1. The modified single-patch technique resulted in shorter aortic cross-clamp and bypass times when compared to the two-patch technique.
2. The modified single-patch technique may reduce postoperative mortality.
Evidence Rating Level: 2 (Good)
Study Rundown: The management of complete atrioventricular septal defect (CAVSD) can be accomplished using a single patch or two patches. In the former technique, one patch is used to cover both the atrial and ventricular defects, but division of the common AV valve is required. In the latter, one patch is used for each defect and AV valve division is unnecessary. In the modified single-patch method, the patch does not cover the VSD as it is repaired directly. This study set out to compare the modified single and two-patch techniques, assessing both usefulness and post-operative outcomes. The selection of one or two-patch was left entirely to the discretion of the surgeon. The results showed overall higher mortality, though not significant, in the two-patch group during the follow up period. Three patients died in the two-patch group. While in the modified single-patch group one patient died of pneumonia. The aortic cross-clamp and cardiopulmonary bypass times were significantly shorter in the modified single-patch group. These findings suggest that the modified single-patch technique is safe and reproducible in most cases of AVSD. The study is limited by its retrospective design. Furthermore, there were significantly more infants with Down syndrome in the two-patch group.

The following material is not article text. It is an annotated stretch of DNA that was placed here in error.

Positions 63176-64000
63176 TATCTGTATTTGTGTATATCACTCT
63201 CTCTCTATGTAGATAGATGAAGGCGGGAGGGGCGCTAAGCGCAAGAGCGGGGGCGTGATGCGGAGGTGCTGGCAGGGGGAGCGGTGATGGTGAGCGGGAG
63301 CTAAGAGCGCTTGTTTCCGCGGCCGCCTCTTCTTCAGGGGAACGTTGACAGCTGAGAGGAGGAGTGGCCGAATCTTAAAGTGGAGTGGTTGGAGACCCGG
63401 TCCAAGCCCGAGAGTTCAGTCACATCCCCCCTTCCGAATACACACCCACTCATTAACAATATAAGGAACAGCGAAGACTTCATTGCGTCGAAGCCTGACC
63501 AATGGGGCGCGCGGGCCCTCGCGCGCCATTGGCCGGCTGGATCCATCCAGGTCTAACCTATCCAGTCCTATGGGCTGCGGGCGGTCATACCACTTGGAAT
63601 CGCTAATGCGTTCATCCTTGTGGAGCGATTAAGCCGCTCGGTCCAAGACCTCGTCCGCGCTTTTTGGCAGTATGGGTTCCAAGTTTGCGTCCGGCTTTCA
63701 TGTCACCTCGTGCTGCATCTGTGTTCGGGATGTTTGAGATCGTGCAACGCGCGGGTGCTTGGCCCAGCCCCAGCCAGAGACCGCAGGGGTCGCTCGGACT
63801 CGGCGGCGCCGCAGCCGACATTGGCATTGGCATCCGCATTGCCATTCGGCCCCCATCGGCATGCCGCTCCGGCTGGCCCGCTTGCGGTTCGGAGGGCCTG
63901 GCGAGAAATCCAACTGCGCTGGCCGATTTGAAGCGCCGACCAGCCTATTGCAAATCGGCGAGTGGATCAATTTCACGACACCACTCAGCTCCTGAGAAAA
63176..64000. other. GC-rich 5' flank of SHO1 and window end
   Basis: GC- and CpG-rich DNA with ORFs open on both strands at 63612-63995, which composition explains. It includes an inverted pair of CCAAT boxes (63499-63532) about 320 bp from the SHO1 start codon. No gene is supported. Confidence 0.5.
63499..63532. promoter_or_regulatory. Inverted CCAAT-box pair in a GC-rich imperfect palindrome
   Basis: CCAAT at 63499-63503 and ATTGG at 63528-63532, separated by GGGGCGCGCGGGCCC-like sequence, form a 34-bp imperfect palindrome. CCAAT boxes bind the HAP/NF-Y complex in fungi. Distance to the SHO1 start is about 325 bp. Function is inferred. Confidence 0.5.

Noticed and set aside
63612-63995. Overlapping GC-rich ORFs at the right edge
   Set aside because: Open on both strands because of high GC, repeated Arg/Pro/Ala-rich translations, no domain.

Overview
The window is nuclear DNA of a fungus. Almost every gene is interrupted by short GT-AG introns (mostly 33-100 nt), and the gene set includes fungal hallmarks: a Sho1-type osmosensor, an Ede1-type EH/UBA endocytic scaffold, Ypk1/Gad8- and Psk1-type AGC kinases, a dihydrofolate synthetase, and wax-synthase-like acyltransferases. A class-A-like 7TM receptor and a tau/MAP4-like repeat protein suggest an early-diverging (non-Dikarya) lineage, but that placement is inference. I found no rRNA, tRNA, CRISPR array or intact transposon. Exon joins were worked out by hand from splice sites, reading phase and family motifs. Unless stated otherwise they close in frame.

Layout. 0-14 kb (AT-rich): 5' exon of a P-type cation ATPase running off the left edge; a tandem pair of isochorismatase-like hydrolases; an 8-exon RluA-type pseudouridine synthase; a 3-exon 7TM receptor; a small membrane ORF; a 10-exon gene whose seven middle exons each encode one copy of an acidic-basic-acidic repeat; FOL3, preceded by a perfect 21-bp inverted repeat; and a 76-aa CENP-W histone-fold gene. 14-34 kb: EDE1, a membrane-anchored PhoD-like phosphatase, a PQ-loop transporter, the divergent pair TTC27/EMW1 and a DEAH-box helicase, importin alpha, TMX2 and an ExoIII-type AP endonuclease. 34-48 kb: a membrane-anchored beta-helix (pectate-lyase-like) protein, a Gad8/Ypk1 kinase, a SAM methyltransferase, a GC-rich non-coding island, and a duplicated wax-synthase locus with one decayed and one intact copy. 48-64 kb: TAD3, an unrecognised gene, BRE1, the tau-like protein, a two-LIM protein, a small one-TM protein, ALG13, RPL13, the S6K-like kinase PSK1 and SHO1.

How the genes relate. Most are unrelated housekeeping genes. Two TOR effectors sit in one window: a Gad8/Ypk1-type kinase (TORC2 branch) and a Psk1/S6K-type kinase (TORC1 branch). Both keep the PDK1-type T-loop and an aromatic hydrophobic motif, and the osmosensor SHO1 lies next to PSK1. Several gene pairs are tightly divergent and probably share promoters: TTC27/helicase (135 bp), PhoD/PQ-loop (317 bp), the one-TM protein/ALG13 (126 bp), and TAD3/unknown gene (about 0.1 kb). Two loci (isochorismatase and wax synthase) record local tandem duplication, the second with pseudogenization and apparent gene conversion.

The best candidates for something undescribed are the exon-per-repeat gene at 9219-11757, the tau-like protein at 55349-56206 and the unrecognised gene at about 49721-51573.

In-Depth [retrospective study]: This study compared the postoperative outcomes in infants with AVSD who underwent either two-patch or modified single-patch interventions. The study included 98 patients who received primary repair of AVSD. 52 received the two-patch technique, while 46 received the modified single-patch. The aortic cross-clamp time was significantly shorter in the modified single-patch technique when compared to the two-patch technique (70.56±21.05 minutes, 83.76±22.74, p = .004). The CPB time was significantly shorter in the modified single-patch technique (95.02±19.73 minutes, 109.9±34.07, p = .011). There was one in-hospital death in both the groups. With regard to later mortality, there were three deaths in the two-patch group upon complete follow up and only one in the modified single-patch group.
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